Posts Tagged ‘Book’

And now for the good News

February 24, 2017

 

Almost ThereThe last few posts have been the work of the curmudgeon supreme. Jerimiah seems to have  reached a new level in delight and joy, highlighting the never ending stream of all that is going wrong. Sorry for the bleakness, but somebody had to do it. I don’t know why I watch the news. Relentless Trump and Turnbull. Neck on neck trying to outdo each other in a race to the bottoms-up, dehumanising their patch. Surely, there is something more cheerful to write about. Those grim purple faced bishops fronting the Royal Commission. Footage of one eminent church leader dipping a large feathered brush in Holy water sprinkling the congregation. Oh, such folly of voodoo and chicken feathers dressed with mitres and in flowing robes. Are there Technical tafe courses in becoming agnostic?  I am sure many are now queuing up.We need many more doubting Thomas’s.

 

The good news came from our National Library of Australia in Canberra.  ” Dear Gerard Oosterman.” “We would be DELIGHTED to receive a print copy of your book  ‘Almost there.’ Our records showed that this title is now published.”

Can you believe it? All this apart from both my books also having been entered in two of the State Library literary competitions. I am so happy that, after I posted the book at the Post office, I promptly shouted myself a nice  micro-wave heated up sausage roll. The word ‘delighted’ really did it. It was about time somebody got delighted.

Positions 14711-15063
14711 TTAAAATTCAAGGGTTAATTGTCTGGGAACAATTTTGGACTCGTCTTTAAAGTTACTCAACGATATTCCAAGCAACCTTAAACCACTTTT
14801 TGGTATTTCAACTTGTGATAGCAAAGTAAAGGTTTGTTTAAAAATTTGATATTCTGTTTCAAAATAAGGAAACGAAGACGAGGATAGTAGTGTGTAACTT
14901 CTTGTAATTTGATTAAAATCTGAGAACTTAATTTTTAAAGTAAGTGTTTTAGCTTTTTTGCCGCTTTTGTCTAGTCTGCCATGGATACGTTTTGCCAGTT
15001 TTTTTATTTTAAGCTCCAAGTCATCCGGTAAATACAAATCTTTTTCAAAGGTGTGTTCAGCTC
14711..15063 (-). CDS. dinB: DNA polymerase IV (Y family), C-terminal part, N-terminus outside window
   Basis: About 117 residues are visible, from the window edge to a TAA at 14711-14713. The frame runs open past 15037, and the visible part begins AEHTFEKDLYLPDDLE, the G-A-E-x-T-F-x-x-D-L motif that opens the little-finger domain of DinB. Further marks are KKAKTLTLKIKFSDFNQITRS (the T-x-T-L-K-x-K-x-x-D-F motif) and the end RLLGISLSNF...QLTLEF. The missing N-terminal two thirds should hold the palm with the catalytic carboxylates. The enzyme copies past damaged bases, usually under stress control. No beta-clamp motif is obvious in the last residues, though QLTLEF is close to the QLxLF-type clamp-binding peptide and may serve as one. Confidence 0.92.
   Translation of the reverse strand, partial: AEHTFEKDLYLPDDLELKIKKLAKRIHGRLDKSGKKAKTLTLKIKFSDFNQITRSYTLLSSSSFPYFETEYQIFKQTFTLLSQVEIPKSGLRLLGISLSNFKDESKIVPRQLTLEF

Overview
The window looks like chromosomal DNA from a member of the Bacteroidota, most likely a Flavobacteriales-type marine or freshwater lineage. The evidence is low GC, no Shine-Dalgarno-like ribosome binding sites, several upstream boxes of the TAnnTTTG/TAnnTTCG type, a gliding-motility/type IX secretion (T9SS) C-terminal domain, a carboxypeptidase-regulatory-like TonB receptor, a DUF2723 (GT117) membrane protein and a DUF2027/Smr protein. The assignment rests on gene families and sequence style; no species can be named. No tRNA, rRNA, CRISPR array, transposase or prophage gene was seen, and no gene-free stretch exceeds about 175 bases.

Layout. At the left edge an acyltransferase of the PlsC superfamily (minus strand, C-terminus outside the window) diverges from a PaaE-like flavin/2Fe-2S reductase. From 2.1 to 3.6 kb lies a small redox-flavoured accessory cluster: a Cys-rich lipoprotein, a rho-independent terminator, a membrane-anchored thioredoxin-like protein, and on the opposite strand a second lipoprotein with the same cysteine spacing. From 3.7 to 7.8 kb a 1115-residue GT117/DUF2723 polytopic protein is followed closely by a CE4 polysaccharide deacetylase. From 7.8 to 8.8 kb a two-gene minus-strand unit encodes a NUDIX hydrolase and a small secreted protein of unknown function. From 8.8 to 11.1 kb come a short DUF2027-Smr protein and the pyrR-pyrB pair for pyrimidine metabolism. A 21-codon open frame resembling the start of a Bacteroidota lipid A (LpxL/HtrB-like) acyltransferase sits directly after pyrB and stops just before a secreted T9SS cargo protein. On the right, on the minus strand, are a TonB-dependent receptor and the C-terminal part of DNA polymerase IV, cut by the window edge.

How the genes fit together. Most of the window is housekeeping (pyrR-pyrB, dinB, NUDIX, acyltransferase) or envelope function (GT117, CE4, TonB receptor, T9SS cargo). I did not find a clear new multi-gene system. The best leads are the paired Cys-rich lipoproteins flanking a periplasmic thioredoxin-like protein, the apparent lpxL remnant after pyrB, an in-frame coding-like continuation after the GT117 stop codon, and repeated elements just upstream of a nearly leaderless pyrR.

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I walked with my fat sausage roll to a park bench in Corbett Gardens, Bowral. The same park where the three elderly sisters were hit by  lightning  last week.  I sat down with Milo. He looked keenly at my poly-styrene package holding the sausage roll. It was a mini celebration. I would like you all to share in my joy.

I gave Milo about half my treat.

It was so lovely and good.

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The art of genuflecting is disappearing

September 15, 2016

41yjSAQeq1L__SX331_BO1,204,203,200_ oosterman treats

When political figures meet they often will shake hands. The recent climate change meeting or COP21 (Conference of Parties) showed endless footage of people facing the camera while shaking hands. I never understood that this has to be filmed. I mean; who thinks that shaking hands is so interesting that they actually want to see a film reportage of it? The Chinese leader was a bit bored by that conventional gesture. He looked as if a lemon had difficulty being accepted. Shaking each others hand and fingers interlocking seems a reasonable thing to do in accepting the other person as an equal. A kind of, let’s be friendly and acknowledge each other. The arms and hands are the logical tools to do that with. One could perhaps use legs and feet, but balancing on one foot would be difficult, especially for the elderly.